vortices form while the fluid passes over the concave wave surfaces, and produce a

corkscrew-like flow pattern.

The heat transfer and pressure drop characteristics of a wavy fin surface lie between

those of plain and offset strip fins. The friction factor continues to fall with increasing

Reynolds number. Wavy fins are common in the hydrocarbon industry where exchangers are

designed with high mass velocities and moderate thermal duties. Unlike offset strip fins, the

thickness of wavy fins is not limited at high fin densities. Therefore, wavy fins are often used

for streams at high pressure, particularly those which can tolerate somewhat poor heat

transfer coefficient.

Offset Strip Fins

This is the most widely used fin geometry in high performance plate fin heat

exchangers. It consists of a type of interrupted surface, which may be visualised as a set

of plain fins cut normal to the flow direction at regular intervals, each segment being

offset laterally by half the fin spacing (Fig. 1.3 (d)). Surface interruption enhances heat

transfer by two independent mechanisms. First, it prevents the continuous growth of

thermal boundary layer by periodically interrupting it. The thinner boundary layer offers

lower thermal resistance compared to continuous fin types. Above a critical Reynolds

number, interrupted surfaces offer an additional mechanism of heat transfer enhancement.

Oscillations in the flow field in the form of vortices shed from the trailing edges of the

interrupted fins enhance local heat transfer by continuously bringing in fresh fluid

8

increase in pressure drop.

(a)

(d)

Figure 1.3:

(c)

(b)

(e)

(f)

Types of plate fin surfaces: (a) plain rectangular (b) plain trapezoidal

(c) wavy (d) serrated or offset strip fin (e) louvered (f) perforated

The heat transfer performance of offset strip fin is often as much as 5 times that of a

plain fin surface of comparable geometry, but at the expense of higher pressure drop. For

specified heat transfer and pressure drop requirements, the offset strip fin surface demands a

somewhat higher frontal area compared to those with plain fin, but results in a shorter flow

length and lower overall volume. An undesirable characteristic of this type of fin is that at

high Reynolds numbers the friction factor remains nearly constant (because of the higher

contribution of form drag), while the heat transfer performance goes down. Therefore, offset

strip fins are used less frequently in very high Reynolds number applications. On the other

hand, they are extensively used in air separation and other cryogenic applications where mass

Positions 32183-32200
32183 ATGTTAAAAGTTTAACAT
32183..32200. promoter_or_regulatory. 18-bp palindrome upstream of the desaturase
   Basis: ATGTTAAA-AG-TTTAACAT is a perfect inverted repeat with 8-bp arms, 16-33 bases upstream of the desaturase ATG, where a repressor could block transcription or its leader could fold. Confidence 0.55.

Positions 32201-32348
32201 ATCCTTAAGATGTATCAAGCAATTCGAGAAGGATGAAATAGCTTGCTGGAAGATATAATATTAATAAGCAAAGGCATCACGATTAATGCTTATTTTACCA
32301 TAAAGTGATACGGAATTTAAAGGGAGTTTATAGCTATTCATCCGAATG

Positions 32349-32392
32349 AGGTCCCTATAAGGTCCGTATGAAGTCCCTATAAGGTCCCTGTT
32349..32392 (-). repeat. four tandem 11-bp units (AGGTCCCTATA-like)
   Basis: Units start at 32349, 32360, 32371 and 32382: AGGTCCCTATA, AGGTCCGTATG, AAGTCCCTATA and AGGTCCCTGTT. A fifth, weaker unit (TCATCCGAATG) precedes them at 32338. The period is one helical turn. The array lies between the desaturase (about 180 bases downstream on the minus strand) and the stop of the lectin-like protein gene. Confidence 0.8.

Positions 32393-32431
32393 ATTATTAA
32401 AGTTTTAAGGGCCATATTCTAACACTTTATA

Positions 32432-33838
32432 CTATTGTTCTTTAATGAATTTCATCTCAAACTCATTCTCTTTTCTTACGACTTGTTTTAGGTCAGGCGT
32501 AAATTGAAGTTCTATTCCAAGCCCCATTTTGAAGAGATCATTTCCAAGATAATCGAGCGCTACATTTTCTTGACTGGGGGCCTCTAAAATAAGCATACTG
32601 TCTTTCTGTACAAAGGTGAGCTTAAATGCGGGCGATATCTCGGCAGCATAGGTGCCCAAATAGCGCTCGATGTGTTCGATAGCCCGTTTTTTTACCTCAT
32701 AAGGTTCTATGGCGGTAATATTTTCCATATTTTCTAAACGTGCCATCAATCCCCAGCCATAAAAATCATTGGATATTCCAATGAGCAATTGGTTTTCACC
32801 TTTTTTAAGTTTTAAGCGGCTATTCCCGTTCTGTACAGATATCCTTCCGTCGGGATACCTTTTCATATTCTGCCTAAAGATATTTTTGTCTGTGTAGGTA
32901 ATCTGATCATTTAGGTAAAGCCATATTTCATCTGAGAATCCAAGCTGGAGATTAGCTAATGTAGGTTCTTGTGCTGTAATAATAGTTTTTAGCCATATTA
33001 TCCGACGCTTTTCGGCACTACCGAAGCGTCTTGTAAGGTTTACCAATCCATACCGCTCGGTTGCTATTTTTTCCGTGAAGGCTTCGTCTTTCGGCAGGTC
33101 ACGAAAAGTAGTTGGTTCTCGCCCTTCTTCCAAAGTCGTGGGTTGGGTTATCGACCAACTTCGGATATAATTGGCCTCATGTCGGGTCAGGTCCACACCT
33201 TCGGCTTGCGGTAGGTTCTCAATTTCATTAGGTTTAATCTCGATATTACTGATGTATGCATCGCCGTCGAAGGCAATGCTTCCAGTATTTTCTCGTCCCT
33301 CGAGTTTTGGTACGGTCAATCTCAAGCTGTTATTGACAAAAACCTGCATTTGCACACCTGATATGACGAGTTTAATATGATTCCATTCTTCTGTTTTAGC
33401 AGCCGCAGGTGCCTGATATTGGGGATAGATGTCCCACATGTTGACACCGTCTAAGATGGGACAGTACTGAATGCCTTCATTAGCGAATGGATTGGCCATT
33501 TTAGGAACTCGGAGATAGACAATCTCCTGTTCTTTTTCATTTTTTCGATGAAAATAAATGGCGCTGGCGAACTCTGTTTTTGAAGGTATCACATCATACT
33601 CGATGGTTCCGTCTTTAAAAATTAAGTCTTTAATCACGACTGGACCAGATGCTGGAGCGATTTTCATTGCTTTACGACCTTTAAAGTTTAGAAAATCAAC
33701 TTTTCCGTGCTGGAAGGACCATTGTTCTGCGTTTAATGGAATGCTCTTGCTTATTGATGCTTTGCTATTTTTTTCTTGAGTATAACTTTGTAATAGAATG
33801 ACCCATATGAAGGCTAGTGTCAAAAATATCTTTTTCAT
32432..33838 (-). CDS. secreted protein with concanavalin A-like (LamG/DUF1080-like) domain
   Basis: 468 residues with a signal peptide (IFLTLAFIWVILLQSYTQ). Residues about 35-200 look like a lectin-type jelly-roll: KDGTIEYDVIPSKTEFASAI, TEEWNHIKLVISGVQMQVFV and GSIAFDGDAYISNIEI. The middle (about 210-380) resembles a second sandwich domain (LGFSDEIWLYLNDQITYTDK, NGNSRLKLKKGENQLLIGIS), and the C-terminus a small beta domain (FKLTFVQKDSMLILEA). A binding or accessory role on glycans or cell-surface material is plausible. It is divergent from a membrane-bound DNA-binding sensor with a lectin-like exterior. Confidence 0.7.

velocities are low and high thermal effectiveness is essential.

The louvered fin geometry shown in Fig. 1.3 (e) bears a similarity to the offset strip

fin. Instead of shifting the slit strips laterally, small segments of the fin are slit and rotated

20 to 45 degrees relative to the flow direction. The base surface of the louvered fin geometry

can be of triangular or rectangular shape, and louvers can be cut in many different forms.

The multilouvered fin has the highest heat transfer enhancement relative to pressure

drop in comparison with most other fin types. Flow over louvered fin surfaces is similar in

nature to that through the offset strip fin geometry, with boundary layer interruption and

vortex shedding playing major roles. An important aspect of louvered fin performance is the

degree to which the flow follows the louver. At low Reynolds number the flow is nearly

parallel to the axial direction (duct flow), whereas at high Reynolds number the flow is in the

direction of the louvers (boundary layer flow). Louvered fins are extensively used in

automotive heat exchangers.

Perforated fins shown in Fig.1.3 (f) are made by punching a pattern of spaced holes in

the fin material before it is folded to form the flow channels. The channels may be triangular

or rectangular in shape with either round or rectangular perforations. While this geometry,

with boundary layer interruptions, is a definite improvement over plain fins, its performance

is generally poorer than that of a good offset strip fin. Furthermore, the perforated fin

represents a wasteful way of making an enhanced surface, since the material removed in

creating the perforations is thrown out as scrap. Perforated fins are now used only in limited

number of applications such as turbulators in oil coolers.

In a pin fin exchanger, a large number of small pins are sandwiched between plates in

either an inline or staggered arrangement. Pins may have a round, an elliptical, or a

rectangular cross section. These types of finned surfaces are not widely used due to low

compactness and high cost per unit surface area compared to multilouvered or offset strip

fins. Due to vortex shedding behind the pins, noise and flow-induced vibration are produced,